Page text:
events, issues, struggles, and experiences. Good stories are based on
human identification: we identify with the story, allowing us to see
the world through that narrative frame. We then envision ourselves
as the characters living out that story. That human identification
shifts people’s perceptions and understandings of the world. They
now see the world through other people’s eyes.
There are all kinds of stories — long and short, mythologi-
cal and mundane, fictional and nonfictional, linear and convoluted,
character-based and plot-driven, etc. We cannot cover all the genres
here. We will only cover the stories that we commonly encounter,
which are brief stories that emphasize our activist work and/or
82 | Rhetoric for Radicals

p­ olitical ­issues. We’ll begin with an overview of the most basic parts
of a story: characters, action, scene, conflict and resolution and plot.
We then cover some guidelines for storytelling and then end with
one concrete example.

Basic Parts of a Story


Characters.  These are the people in the story. It could be you. It
could be you and other people. It could be people you have never
met. It could be fictional people. It could even be non-human charac-
ters, like corporations or political parties. Whoever your characters
are, be sure to clarify them. Think about their names, their personal
histories, their likes and dislikes, their desires, their political goals,
etc. These background characteristics may not make it into the ac-
tual story, but they help flesh out your characters. Human beings are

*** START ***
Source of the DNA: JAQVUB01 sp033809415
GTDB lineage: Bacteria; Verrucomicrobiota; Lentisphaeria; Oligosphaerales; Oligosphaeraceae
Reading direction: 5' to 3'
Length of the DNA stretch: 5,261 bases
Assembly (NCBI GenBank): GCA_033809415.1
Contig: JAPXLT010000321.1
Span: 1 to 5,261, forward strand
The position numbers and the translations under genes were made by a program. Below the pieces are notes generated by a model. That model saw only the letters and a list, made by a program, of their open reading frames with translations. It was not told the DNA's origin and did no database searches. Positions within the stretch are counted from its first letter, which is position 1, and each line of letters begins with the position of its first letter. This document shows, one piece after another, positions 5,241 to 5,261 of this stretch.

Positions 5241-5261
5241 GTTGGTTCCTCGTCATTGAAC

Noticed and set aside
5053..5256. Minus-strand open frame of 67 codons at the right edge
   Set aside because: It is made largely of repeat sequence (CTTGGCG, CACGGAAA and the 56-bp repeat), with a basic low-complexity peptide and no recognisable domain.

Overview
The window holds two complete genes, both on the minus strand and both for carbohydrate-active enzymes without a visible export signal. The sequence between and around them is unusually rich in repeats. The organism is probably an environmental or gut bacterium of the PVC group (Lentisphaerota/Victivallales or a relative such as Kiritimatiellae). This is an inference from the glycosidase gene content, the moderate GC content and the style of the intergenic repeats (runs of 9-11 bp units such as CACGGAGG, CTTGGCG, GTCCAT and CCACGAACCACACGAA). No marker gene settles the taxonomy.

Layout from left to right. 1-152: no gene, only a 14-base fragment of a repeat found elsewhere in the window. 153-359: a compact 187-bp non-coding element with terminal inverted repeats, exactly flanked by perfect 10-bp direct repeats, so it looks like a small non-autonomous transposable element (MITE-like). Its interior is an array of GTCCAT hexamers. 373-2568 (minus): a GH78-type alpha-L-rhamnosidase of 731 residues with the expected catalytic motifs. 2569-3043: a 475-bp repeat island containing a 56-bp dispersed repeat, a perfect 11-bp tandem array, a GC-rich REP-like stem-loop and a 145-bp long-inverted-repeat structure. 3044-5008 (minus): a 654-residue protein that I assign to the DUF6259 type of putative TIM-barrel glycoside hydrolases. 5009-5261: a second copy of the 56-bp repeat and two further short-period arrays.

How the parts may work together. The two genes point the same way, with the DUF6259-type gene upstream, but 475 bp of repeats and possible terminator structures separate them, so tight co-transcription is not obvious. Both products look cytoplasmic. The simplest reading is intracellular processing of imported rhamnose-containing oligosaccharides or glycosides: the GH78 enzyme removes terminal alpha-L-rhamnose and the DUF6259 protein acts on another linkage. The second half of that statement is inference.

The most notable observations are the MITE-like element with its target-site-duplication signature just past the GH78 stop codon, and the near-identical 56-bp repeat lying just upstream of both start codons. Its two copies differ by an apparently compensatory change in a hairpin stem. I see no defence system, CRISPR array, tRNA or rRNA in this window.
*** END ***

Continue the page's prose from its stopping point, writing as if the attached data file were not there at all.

multidimensional and your characters should be too. Good charac-
ters show different emotions, live through various trials and tribula-
tions, have moments of self-doubt and struggle with personal and
political choices. These traits make for intriguing and well-rounded
characters.

Action.  This is what the characters actually do — fight city hall,


lead a revolution, struggle to get by, mourn the loss of loved ones,
get shafted by an unjust and uncaring system and, of course, beat
that system. Whatever they are doing, try to show rather than tell the
­action. In other words, don’t give us a laundry list of actions: I did
this, then that and then that again, etc. That’s boring and flat. In-
stead, tie the actions together through a plot that has conflict and
resolution. This enlivens the action.

Scene.  This is the place where the action unfolds. It can be more
or less detailed depending on how much time you have and the im-
portance of the scene itself. A specific story about buying locally-
produced food probably needs a lot of scene. People will want to
understand the local town and its culture. So, for instance, the local
farmers have for years sustained the surrounding towns with nutri-
tious and affordable food. Shopping at the weekly farmer’s market